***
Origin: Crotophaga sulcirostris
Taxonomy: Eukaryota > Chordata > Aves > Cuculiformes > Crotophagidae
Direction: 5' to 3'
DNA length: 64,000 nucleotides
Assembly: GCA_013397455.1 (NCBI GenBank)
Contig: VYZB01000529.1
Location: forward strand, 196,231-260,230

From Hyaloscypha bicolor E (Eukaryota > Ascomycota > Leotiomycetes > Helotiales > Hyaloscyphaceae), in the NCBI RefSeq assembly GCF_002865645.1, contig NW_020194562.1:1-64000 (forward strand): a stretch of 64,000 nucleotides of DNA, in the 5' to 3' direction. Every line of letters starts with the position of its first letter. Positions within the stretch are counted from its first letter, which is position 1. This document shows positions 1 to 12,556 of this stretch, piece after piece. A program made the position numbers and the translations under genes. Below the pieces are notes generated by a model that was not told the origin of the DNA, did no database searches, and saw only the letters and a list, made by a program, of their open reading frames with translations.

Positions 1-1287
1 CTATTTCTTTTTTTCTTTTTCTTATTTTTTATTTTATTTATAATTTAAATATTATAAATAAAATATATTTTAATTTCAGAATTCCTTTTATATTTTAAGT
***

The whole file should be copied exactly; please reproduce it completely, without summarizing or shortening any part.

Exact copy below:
Origin: Crotophaga sulcirostris
Taxonomy: Eukaryota > Chordata > Aves > Cuculiformes > Crotophagidae
Direction: 5' to 3'
DNA length: 64,000 nucleotides
Assembly: GCA_013397455.1 (NCBI GenBank)
Contig: VYZB01000529.1
Location: forward strand, 196,231-260,230

From Hyaloscypha bicolor E (Eukaryota > Ascomycota > Leotiomycetes > Helotiales > Hyaloscyphaceae), in the NCBI RefSeq assembly GCF_002865645.1, contig NW_020194562.1:1-64000 (forward strand): a stretch of 64,000 nucleotides of DNA, in the 5' to 3' direction. Every line of letters starts with the position of its first letter. Positions within the stretch are counted from its first letter, which is position 1. This document shows positions 1 to 12,556 of this stretch, piece after piece. A program made the position numbers and the translations under genes. Below the pieces are notes generated by a model that was not told the origin of the DNA, did no database searches, and saw only the letters and a list, made by a program, of their open reading frames with translations.

Positions 1-1287
1 CTATTTCTTTTTTTCTTTTTCTTATTTTTTATTTTATTTATAATTTAAATATTATAAATAAAATATATTTTAATTTCAGAATTCCTTTTATATTTTAAGT